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Laser bloodhound We have a winner! The inventors have picked Atmospheric monitoring of greenhouse gas isotopes for determining and attributing emission sources by Kat Potter as their winner for this competition. Here's what they had to say:

"All the entries where great, and thanks for all the contributions and the time dedicated. All finalist grasped the technology well and clearly laid out the application with a focus on the technologies key features. This made it especially difficult to decide on the winner. However we decided on Kat Potter’s entry as she thought outside the box with the application in isotope analysis. Kat carried out great due diligence and detailed both technical application notes and commercial due diligence. We were particularly impressed as Kat pointed out the competitors in the market, their limitations and how best to take our technology forward. Thanks to all who contributed to this competition, the research, time and effort carried out by everyone has truly helped us in understanding applications better and where the technologies’ potential lies. This will no doubt help us take the laser bloodhound forward and put it into the real world! Finally congratulation to Kat Potter for an excellent submission and well thought out proposal!"
 

Hello Marblarverse! We’re excited to present to you a novel laser spectroscopy technique co-developed by the Science and Technology Facilities Council and Princeton. A spectrometer is a device that determines the chemical composition of samples. In regular infrared spectroscopy, which we all know and love, a laser beam is absorbed by the chemical bonds in a sample, causing them to vibrate. The resulting spectrum of absorption at a specific wavelength can be used to quantify the presence of a given molecule.

Now, instead of measuring how much of our infra-red laser is absorbed by the sample, we looked at another way the light is affected: dispersion. This is what we measure in CLaDS (Chirped Laser Dispersion Spectroscopy). Go check out the slides for some more detail on how it all works. In addition to being some seriously cool science, measuring dispersion instead of absorption gives the method some huge advantages over the standard absorption principle. Advantages include enhanced sensitivity (up to parts per billion/trillion (ppb/ppt) - putting any natural blood-hound to shame!) and signal-to-noise ratio as well as high immunity to intensity variations (making it useful in situation where environmental conditions scatter the beam, e.g. in open path detection). Most interestingly we have a dynamic range from ppb to almost 100% concentration - useful in for example exhaust analysis, where analyte concentrations range from trace amounts to near-opacity (see slides).

CLaDS is currently designed for single, light molecule (e.g. CO2, N2O, etc.) species detection. Simultaneous multiple species and larger gas molecules can be detected; however this requires a broadband source that will increase the system’s size, complexity and cost.

Potential applications
Keeping in mind the limitations of the technique, there are a lot of areas in trace-gas sensing where the device could be valuable:
  • breath diagnostics, e.g. using ammonia as a biomarker for liver disease,
  • process and air-quality monitoring, such as exhaust gas analysis, which requires high dynamic range,
  • atmospheric measurements using open path detection, where laser power received by the detector varies due to e.g. rain and dust in the air.
  • security/surveillance.

Your mission
The technology is at its early stages and specific applications have not been explored thoroughly, so we’re keen to hear any specific ideas within the above categories - as well as completely new ideas of course. A great entry would:
  • create a competitive advantage from the device’s unique features (high sensitivity/dynamic range, immunity to laser power variations) while not requiring detection of many/complex species.
  • be as specific as possible,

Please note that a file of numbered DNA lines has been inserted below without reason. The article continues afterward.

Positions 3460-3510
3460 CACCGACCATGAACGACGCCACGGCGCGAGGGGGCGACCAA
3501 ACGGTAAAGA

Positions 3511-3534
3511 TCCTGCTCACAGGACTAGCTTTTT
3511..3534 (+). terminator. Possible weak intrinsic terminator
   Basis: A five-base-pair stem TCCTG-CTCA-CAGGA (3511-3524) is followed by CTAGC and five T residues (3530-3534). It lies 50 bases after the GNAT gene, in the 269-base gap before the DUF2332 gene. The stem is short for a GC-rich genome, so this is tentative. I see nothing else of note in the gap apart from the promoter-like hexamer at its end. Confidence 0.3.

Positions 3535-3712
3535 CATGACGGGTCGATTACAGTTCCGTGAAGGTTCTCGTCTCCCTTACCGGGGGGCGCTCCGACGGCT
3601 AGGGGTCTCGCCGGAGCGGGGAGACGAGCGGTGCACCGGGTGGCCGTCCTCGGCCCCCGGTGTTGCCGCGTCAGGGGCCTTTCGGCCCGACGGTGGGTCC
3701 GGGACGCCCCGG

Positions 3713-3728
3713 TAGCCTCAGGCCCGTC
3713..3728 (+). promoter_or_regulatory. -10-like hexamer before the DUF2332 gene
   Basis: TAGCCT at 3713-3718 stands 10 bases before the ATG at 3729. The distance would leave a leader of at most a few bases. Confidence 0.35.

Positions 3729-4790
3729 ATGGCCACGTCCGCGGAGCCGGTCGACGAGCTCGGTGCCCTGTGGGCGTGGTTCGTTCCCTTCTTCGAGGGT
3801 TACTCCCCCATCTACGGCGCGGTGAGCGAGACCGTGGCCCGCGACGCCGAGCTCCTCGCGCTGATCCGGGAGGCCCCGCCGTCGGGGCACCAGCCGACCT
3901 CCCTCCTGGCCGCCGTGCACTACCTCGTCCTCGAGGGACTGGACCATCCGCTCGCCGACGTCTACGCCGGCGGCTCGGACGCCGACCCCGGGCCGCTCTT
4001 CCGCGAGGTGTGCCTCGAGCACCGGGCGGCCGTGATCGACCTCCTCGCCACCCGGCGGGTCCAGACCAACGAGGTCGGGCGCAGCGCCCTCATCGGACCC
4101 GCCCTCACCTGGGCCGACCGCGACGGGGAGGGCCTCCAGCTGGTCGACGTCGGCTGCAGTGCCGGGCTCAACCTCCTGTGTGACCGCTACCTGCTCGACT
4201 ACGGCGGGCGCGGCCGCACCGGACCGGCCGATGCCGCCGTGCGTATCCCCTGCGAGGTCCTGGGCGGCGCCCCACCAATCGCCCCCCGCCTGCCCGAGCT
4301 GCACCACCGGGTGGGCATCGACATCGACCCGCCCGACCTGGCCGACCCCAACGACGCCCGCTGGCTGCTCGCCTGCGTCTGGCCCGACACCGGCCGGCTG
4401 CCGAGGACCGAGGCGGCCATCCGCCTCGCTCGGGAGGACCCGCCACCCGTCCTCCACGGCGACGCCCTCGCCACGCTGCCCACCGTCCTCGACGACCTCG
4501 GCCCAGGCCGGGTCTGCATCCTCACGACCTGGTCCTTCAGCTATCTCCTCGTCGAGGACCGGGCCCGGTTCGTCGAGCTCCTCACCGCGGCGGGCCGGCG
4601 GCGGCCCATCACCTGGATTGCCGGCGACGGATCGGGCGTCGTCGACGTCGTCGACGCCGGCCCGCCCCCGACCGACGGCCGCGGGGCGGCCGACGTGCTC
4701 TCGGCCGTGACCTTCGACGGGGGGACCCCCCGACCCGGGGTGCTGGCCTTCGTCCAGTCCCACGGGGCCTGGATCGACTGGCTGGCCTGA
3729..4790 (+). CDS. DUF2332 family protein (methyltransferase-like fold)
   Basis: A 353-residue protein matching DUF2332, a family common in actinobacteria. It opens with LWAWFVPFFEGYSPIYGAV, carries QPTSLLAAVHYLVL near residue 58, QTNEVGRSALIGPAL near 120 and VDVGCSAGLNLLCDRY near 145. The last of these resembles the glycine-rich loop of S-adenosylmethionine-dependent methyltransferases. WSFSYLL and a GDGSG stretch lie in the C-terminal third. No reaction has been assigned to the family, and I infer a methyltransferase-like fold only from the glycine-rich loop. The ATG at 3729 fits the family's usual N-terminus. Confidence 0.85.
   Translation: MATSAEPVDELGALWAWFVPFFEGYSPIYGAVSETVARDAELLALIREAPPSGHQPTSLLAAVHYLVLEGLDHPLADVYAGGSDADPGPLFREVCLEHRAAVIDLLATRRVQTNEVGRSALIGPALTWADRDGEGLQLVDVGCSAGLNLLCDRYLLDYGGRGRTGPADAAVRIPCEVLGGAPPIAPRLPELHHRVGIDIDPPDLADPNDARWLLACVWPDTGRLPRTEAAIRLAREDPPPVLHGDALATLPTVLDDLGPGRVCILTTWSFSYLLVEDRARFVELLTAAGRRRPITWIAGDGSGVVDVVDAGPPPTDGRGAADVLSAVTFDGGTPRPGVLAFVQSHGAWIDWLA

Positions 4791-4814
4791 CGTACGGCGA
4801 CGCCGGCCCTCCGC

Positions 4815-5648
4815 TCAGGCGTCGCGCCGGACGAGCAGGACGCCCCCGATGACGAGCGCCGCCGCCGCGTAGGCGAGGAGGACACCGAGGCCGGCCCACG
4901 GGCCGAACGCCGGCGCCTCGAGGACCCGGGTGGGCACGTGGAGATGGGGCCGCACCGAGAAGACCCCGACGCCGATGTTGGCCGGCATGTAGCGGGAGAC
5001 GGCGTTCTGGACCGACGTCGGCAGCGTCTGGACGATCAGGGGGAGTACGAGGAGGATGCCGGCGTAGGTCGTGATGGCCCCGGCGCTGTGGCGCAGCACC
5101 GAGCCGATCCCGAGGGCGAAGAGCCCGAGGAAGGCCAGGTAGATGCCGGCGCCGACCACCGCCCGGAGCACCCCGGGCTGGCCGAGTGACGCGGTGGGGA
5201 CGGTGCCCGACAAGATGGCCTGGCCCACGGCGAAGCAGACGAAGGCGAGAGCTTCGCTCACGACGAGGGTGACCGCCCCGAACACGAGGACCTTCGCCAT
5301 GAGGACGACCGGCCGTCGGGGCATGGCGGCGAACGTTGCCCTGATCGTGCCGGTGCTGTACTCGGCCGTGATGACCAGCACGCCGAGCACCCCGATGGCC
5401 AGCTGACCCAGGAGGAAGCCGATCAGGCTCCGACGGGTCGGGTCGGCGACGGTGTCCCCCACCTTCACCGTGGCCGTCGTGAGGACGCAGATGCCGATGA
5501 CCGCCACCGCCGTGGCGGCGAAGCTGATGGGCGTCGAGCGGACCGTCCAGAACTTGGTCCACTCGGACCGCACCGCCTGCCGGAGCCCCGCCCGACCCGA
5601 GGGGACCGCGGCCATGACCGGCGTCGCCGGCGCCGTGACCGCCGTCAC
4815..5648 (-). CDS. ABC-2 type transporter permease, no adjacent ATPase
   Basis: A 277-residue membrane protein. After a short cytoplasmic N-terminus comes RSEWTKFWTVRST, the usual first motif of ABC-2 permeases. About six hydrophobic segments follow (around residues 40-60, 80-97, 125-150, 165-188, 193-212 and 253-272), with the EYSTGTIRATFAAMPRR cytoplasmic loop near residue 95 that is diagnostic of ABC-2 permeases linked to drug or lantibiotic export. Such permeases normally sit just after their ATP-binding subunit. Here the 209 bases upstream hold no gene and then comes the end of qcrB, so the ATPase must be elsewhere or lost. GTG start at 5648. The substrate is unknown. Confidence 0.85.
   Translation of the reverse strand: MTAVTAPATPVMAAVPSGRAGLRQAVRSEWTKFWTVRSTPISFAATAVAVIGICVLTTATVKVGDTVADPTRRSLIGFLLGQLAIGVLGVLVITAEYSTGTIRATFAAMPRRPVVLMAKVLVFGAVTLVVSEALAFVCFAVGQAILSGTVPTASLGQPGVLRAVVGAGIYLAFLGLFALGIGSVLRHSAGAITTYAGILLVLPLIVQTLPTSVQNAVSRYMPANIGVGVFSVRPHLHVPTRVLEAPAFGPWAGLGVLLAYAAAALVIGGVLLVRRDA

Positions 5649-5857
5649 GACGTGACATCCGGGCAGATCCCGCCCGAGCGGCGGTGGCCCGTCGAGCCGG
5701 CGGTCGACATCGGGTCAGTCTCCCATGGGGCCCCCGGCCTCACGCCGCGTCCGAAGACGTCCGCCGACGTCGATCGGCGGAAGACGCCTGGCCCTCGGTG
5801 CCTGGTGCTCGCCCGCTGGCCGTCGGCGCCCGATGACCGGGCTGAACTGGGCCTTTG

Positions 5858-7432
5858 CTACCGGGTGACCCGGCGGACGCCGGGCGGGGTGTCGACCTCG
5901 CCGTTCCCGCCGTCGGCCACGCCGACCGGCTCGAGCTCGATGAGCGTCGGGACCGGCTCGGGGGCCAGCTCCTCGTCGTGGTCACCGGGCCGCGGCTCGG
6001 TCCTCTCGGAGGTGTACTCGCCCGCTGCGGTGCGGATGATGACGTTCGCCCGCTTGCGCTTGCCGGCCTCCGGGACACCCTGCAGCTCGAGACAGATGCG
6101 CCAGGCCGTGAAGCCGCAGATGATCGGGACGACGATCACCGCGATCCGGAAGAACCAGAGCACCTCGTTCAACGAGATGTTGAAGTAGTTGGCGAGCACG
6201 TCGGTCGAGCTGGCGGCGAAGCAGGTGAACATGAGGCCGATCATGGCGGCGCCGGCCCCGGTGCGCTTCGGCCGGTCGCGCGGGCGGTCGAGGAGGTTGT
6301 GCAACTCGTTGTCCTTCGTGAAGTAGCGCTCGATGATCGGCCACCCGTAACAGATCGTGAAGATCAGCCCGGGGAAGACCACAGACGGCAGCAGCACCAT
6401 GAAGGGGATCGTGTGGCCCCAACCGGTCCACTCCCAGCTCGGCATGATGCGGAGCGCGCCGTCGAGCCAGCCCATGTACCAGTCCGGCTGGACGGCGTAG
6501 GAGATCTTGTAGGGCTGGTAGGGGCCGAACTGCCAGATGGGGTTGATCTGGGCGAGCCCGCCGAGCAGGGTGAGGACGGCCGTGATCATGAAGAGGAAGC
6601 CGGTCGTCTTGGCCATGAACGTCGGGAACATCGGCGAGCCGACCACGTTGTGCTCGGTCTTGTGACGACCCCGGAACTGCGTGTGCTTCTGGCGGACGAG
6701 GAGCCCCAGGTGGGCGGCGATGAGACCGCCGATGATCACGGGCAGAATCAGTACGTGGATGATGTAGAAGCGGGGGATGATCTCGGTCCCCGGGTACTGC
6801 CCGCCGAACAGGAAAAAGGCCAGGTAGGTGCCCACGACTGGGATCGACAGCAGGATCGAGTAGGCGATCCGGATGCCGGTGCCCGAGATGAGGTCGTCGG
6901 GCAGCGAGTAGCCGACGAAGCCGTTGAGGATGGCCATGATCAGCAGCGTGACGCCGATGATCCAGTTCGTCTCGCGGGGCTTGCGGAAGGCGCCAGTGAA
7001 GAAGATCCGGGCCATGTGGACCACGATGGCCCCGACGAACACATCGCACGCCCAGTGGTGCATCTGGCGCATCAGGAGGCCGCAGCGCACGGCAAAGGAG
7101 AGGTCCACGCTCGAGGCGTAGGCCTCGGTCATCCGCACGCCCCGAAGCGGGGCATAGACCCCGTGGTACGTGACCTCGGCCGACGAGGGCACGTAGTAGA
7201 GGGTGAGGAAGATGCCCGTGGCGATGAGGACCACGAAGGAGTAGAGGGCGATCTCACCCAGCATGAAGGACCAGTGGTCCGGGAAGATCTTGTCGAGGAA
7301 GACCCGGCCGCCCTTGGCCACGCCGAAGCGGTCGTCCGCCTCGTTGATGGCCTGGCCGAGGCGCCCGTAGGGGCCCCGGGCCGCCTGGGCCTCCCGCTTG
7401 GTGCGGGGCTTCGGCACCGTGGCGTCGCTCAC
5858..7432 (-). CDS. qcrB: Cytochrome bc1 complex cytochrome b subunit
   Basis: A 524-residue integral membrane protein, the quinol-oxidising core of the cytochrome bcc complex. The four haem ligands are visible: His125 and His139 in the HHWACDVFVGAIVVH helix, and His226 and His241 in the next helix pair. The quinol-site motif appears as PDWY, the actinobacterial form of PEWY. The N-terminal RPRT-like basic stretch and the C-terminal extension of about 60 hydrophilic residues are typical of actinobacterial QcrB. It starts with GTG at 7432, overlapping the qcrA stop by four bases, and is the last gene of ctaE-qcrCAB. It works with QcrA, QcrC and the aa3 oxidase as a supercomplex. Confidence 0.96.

• outline a clear market potential and path to market as well as comparing CLaDS to existing competitiors in the space.
Get creative!

Key Features
 
  • High sensitivity in the parts per billion (ppb) to parts per trillion (ppt) range and comparable to gas chromatography. If lower sensitivity measurements in parts per million (ppm) are required, a cheaper laser-type can be used in the form of a tunable diode lasers rather than a quantum cascade (QC) laser.
  • Linear response over the full dynamic range (ppb to 100%). Traditional devices have limited dynamic range e.g. 3-300 ppm for CO2 for the absorption-based QC-laser system described here. This is due to the non-linearity associated with the physics of absorption. 
  • Highly immune to laser power variations, thus deployable in situations where received power may fluctuate due to environmental conditions that scatter the beam (such as outdoor atmospheric measurements subject to rainfall, snow, fog, dust, soot, etc.) or mechanical vibration.
  • The above makes it especially suitable for remote open path detection to accurately analyse the chemical composition of the atmosphere - more info in the slides.
  • Robust and compact (shoebox size).
  • Limitation: the device is specific to only a single species, depending on the frequency of the laser. By adding multiple lasers or using a broadband laser device, several compounds can be analyzed in parallel, however, this adds additional cost and complexity to the system.

The Story behind the Science
I’m Damien Weidman and my lab is based in Oxford, England. I've developed CLaDS together with Gerard Wysocki in one of the Space technology labs run by the Science & Technology Facilities Council. My focus is primarily on the development of ultra-sensitive tuneable-laser-based optical sensors and methods for atmospheric, environmental, medical, and security applications – currently a pretty hot R&D area.

CLaDS was actually discovered by pure serendipity when we noticed some odd effects in the data while we were playing around with different laser setups. As it turns out, the technique ended up having several unique features that could make it have a big impact on the challenges faced in e.g. the environmental, security and health sectors. I’m sure we haven’t even scratched the surface of what we can do with this cool gadget, so we’re very excited to hear your input.


More Information
Patent WO/2011/058330: Detecting species in a dilute medium

Optics Express, Vol. 18, Issue 25, pp. 26123-26140 (2010): Molecular dispersion spectroscopy for chemical sensing using chirped mid-infrared quantum cascade laser
Challenge Discussion
Lee Cairns on Jul 09, 2013
Have you considered using the laser for THz communication systems? One of the current problems is the power of the source, therefore if this is more powerful than current QCLs, and can be easily modulated, it may be able to provide an advantage to current THz sources. Though, THz communications is still in it's infancy and I assume this would at best start an academic collaboration;